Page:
Parkinson's Disease. awareness of time and place. -additional biomarker research is needed. should determine the cause of dementia. New staging guidelines take effect this year: 1. normal pressure hydrocephalus Alzheimer's Disease is the most common type of dementia.symptoms often overlap. but it hopefully will be able to diagnose measurable changes in CSF and the brain at this phase. Mild cognitive impairment due to AD: mild but measurable changes in thinking abilities. many people with dementia have brain abnormalities associated with more than one type of dementia. and based on scores on mental-functioning tests that assess memory. they should be examined for symptom patterns and distinguishing microscopic brain abnormalities that can help differentiate different types of dementia.*The decline must be severe enough to interfere with ADLs. CreutzfeldJakob disease. 4.stroke. moderate. There are over 50 types of dementia Such as : Vascular dementia . but memory may not be as affected -Mixed Dementia. FDA has approved 5 drugs that temporarily improve symptoms. Some causes of dementia are treatable: • • • • • • Depression Delirium Drug interaction Thyroid problems Alcoholism Vitamin deficiencies If the patient isn't experiencing a treatable condition. but have no effect on person's ability to carry out every day activities. Dementia due to AD: DSM IV guidelines The old stages were mild. 60%-80% of all cases -According to long-term observational studies. THEN Dr. but no treatment is available to slow or stop AD. Preclinical Stage: begins as many as 20 years before any symptoms appear. . 3. 2. and severe.may be AD and another type -Dementia with Lewy Bodies. Treatment No treatment will alter the underlying course of the terminal disease. and reasoning. frontotemporal dementia. thinking.
4. They're indicated for different stages of the disease . Possible side effects include agitation or anxiety. antihistamines. (exercise. The final phase of the disease may last from a few months to several years.Donepezil (Aricept). Dwindling neurons eventually stop being able to produce ach. If effective treatments exist. All may cause stomach upset. cutting cholesterol. and galantamine (Razadyne).20 years after diagnosis. and tacrine (Cognex). If AD develops quickly. comorbidity. on average. omega 3 fatty acids 2-3x a week. antioxidant-rich diet. but it's associated with more serious side effects than the other three drugs in this class. Memantine (Namenda). it is more likely to worsen quickly. Death usually occurs from an infection or organ failure. and further disease progression. For later stages of the disease. vomiting.1. thought. During that time. diarrhea. and fatigue. although a patient may live anywhere from 3 . Cholinesterase Inhibitors: AD decreases acetylcholine levels in the brain. But in individuals. and we all know ach is important for alertness. early detection can lead to modification of dementia risk. . others Expectations How quickly AD gets worse is different for each person. Cognex was the first approved. sleeping pills. Prevention Three forms of prevention exist. Tertiary prevention is geared towards reducing disability. and these drugs will lose effectiveness. or dangerous behaviors. Other Treatment Other meds may be used to control aggressive. muscle cramps. rivastigmine (Exelon). cns depressants. Primary: Same preventative measures for cardiovascular health promotion. Medications that make confusion worse may need to be discontinued. memory. agitated. and judgment. the patient becomes totally disabled. one cholinesterase inhibitor may work better or produce fewer side effects than does another. Secondary prevention aims at preventing preclinical disease from progressing to clinical disease and depends on effective screening and early detection of dementia. All cholinesterase inhibitors. -painkillers. 2. Primary prevention aims at reducing disease incidence. Patients with AD often die earlier than normal. NSAID therapy) ⁃ Maintain social interactions throughout life ⁃ Stay mentally active ⁃ Some studies have found correlation between moderate red wine consumption and 50% lower incidence of disease ⁃ Vaccine in research stage: 3. They are usually given in very low doses to curb risks of side effects and death. work about equally well.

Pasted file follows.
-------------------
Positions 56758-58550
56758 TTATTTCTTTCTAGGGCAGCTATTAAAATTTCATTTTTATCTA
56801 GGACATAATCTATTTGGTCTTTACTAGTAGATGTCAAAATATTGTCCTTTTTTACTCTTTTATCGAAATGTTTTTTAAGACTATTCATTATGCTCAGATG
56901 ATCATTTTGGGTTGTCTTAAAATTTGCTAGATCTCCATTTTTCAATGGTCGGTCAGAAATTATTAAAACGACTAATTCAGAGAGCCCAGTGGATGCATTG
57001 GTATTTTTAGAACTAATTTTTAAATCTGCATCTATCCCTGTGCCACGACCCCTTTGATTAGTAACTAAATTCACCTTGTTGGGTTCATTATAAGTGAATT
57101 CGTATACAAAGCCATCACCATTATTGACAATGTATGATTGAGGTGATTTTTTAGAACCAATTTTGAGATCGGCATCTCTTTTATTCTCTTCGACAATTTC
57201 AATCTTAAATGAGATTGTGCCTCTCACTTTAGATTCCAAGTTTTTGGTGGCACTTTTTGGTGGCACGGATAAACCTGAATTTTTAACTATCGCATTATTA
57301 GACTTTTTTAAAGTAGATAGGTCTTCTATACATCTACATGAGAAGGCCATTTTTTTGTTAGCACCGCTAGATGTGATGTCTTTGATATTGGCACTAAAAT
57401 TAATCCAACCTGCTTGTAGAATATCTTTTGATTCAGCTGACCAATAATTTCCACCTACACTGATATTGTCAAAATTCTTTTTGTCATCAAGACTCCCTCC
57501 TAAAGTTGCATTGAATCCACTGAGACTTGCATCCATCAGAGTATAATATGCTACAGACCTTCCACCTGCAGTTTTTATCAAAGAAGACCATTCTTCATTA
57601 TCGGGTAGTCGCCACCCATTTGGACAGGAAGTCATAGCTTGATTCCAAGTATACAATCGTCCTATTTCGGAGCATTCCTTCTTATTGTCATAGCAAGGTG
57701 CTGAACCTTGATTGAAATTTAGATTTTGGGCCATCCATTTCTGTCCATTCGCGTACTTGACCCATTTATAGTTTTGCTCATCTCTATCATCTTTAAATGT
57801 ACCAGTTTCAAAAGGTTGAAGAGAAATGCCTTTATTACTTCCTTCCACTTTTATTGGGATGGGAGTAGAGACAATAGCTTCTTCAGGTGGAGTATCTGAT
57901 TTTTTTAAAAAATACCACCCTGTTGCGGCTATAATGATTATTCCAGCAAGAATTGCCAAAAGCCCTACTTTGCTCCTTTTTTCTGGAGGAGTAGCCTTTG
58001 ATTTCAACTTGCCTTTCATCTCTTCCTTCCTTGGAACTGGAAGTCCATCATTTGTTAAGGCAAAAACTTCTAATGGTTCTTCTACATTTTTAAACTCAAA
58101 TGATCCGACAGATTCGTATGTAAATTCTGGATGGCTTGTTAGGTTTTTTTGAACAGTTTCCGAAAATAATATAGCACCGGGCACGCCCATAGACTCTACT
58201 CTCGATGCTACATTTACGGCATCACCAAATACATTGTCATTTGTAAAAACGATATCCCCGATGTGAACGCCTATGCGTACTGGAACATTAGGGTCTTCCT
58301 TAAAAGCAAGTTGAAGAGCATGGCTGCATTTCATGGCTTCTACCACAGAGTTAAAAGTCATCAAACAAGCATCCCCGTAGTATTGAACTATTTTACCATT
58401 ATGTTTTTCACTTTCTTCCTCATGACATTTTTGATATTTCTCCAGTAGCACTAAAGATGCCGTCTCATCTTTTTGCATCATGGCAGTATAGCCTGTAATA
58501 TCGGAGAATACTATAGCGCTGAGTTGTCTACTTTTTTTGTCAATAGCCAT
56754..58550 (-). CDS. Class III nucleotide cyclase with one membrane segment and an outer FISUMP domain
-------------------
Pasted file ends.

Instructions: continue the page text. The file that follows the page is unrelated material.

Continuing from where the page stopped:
or receptor for advanced glycation endproducts. Amyloid and the way it gets there could be targets for a new vaccine. Alvin Terry. the amyloid protein can accumulate in the brain instead of being eliminated by the body’s natural defenses. Research has shown that RAGE may also contribute to the inflammation and damage that amyloid causes to the brain’s nerve cells. In Alzheimer’s. Early results have shown improved cognition and memory in animal models of Alzheimer’s. Professor of Pharmacology and Toxicology. “RAGE. according to research by a Georgia Health Sciences University graduate student. a fifth-year graduate student who is studying the disease in the lab of Dr.” said Scott Webster. nestling between the neurons and forming impassable plaques. . proteins bind to amyloid and transport it into the brain.An accomplice to the protein that causes plaque buildup in Alzheimer’s disease is the focus of a potential new treatment.